We at Lansky Career Consultants are committed to your having the life of your day dreams and fantasies. However, in my work with clients I’ve noticed that some people expect this process to be easy. Achievable and easy aren’t the same thing. Some clients will carefully form a goal, only to quickly abandon it because they become overwhelmed by the process.
Often they give a reason that goes something like this: “Oh, I’m too old to start such a big project,” or, “I’m single and have to support myself, so I can’t do _________” (fill in the blank); or, “I don’t have the money;” or, “I don’t have the time.” These “I can’t” statements are often made when the project begins to look daunting.
On the other hand, I’ve watched many people overcome these same obstacles. Just recently, a woman in her 40′s finished a graduate degree which qualifies her to enter her dream career. This woman has a chronic physical condition that limited her for many years; part of the work to reach her goal involved seeking alternative treatments. Eventually, she found a way to manage this problem and was able to work around it. Yes, she also had to reduce her living expenses and cut back her social life while she was in school, but those were prices she was willing to pay to reach her goal.
More often than not, the ability to reach a goal comes down to answering a few simple questions. How badly do you want your dream to come to fruition? Do you want it enough to face and overcome each obstacle? Are you willing to accept sacrifices you’ll have to make?
We have seen the seemingly impossible become a reality. We’ve seen mid-life students receive scholar-ships precisely because they are “mature.” We’ve seen partners agree to short-term sacrifices in order to help their loved one reach a long desired goal. We’ve watched as clients made major life changes, such as relocating, leaving destructive relationships, overcoming psychological difficulties, and so forth, because their goals required these steps. These clients wanted their dream so much they’d endure any hardship to get it.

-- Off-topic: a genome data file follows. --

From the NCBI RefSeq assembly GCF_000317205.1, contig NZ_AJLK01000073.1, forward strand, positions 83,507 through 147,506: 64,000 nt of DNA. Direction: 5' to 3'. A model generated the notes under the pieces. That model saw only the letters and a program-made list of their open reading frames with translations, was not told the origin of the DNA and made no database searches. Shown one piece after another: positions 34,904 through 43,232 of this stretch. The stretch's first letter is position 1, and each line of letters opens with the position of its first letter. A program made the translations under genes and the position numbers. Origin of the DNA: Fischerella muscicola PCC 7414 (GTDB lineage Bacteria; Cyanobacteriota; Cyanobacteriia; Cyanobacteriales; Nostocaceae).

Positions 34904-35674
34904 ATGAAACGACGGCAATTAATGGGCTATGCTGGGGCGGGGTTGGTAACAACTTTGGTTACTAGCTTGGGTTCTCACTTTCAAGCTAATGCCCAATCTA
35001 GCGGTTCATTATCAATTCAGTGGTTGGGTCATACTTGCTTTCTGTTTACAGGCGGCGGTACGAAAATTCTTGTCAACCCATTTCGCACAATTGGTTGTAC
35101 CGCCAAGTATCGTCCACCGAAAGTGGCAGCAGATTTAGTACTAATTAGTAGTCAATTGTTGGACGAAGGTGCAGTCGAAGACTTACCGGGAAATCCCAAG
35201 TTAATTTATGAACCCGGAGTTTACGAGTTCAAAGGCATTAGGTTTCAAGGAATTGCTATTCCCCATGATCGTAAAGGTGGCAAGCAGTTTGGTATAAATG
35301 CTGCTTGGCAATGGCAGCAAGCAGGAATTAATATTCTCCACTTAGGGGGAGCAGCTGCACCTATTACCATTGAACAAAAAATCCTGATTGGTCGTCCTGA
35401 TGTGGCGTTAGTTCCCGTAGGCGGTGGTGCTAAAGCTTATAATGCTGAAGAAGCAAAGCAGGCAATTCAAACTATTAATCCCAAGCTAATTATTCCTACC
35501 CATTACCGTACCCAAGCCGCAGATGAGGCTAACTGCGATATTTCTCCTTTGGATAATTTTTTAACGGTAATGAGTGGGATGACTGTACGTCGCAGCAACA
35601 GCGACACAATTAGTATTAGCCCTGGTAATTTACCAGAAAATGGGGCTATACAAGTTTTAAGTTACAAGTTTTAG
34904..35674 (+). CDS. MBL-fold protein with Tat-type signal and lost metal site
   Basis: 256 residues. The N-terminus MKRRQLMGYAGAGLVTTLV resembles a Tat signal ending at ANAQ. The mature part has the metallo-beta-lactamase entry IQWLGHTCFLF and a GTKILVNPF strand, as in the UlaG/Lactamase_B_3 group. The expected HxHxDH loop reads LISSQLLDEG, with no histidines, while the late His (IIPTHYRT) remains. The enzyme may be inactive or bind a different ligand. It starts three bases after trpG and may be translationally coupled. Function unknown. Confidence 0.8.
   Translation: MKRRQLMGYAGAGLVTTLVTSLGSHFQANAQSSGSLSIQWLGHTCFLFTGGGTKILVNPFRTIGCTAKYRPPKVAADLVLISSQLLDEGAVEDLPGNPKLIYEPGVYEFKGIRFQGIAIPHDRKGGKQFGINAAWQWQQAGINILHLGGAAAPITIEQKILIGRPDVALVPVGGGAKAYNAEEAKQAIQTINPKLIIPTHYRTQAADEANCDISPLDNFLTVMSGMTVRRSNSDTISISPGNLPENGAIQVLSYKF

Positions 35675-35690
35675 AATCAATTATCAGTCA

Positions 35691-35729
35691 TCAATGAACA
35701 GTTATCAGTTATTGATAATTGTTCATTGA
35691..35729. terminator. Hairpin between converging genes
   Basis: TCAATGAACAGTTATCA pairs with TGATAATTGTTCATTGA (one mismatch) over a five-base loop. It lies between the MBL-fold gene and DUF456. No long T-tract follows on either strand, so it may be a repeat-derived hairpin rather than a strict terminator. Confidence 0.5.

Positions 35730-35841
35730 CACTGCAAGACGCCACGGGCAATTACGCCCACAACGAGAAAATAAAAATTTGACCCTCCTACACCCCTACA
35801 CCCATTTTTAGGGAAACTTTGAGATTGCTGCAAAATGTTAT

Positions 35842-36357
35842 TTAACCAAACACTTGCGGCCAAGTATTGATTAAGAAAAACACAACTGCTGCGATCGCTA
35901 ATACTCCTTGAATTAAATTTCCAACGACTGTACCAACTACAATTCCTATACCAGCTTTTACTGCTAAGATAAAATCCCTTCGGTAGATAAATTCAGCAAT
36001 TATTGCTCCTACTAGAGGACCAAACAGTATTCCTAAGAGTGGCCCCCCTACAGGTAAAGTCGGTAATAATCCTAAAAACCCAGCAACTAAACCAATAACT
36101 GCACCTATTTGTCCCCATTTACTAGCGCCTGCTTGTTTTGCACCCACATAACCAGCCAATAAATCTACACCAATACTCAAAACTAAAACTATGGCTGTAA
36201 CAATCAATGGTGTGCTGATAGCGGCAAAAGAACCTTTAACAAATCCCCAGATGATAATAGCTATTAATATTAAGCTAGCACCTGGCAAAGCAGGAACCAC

These “success story” clients are a diverse group, but they have one thing in common. They learned how to manage the process of reaching their goals much the same way that businesses manage their major projects. In other words, they don’t become paralyzed by obstacles, they don’t stop when it gets difficult and they don’t leave the details to chance.
If you find yourself tempted to give up because you see too many potential obstacles, then perhaps you’re expecting the process to be too easy. But don’t let obstacles shut you down. You can face the problems and work out solutions.
The following strategies work for all types of projects, large or small, and you’ll find that people who regularly reach their goals use them.
Big projects are actually a series of small tasks. Sometimes, however, we get stuck and we aren’t sure what to do next. This is the time to ask, “What is the very next action step?” Perhaps the next action step is making a key phone call, writing a list, talking to a colleague, or looking up addresses. Until your project is done, there is always a “very next action step.”
Pressed for time? What about the 15 minutes you have while you wait for an appointment, or the 30 minutes you spend on the bus or train? Make a list of tasks you can work on during these small chunks of time. One client studied for a foreign language exam during a few “stolen” moments each day.
Remember to bring “goal work” with you wherever you go. One of our clients invited key people to join his LinkedIn network when he found himself stranded in a hotel room in a blizzard.
Create effective lists. Consider the utility of different kinds of lists. The first is a list of tasks that should be done today. The second includes tasks for projects that you’re actively working on, but not necessarily today. The third list is a “someday maybe” list. Someday you might learn French, take piano lessons, or plan a trip to China. You might eventually drop these items if you lose interest, or they could end up on one of your immediate lists if they become true goals.
Find a time and organization system that works for you. Many of us use smart phones and computer calendars; others prefer a Day Timer type of system. One person we know puts post-its everywhere, and another client organizes her life on legal pads. The point is to find a system that supports you.
Ask for help. Don’t be afraid to ask for advice or to ask a colleague who has complementary skills to yours for help. Nobody is good at everything and there is no particular value in doing it by yourself if you’re not gifted at all the parts of the project. Do the parts you’re good at and don’t hesitate to ask someone for help if there are aspects you’re not so strong at. You can, of course, contact Lansky Career Consultants for help, too!
Implement one of these tips today – you can create a big difference in your life!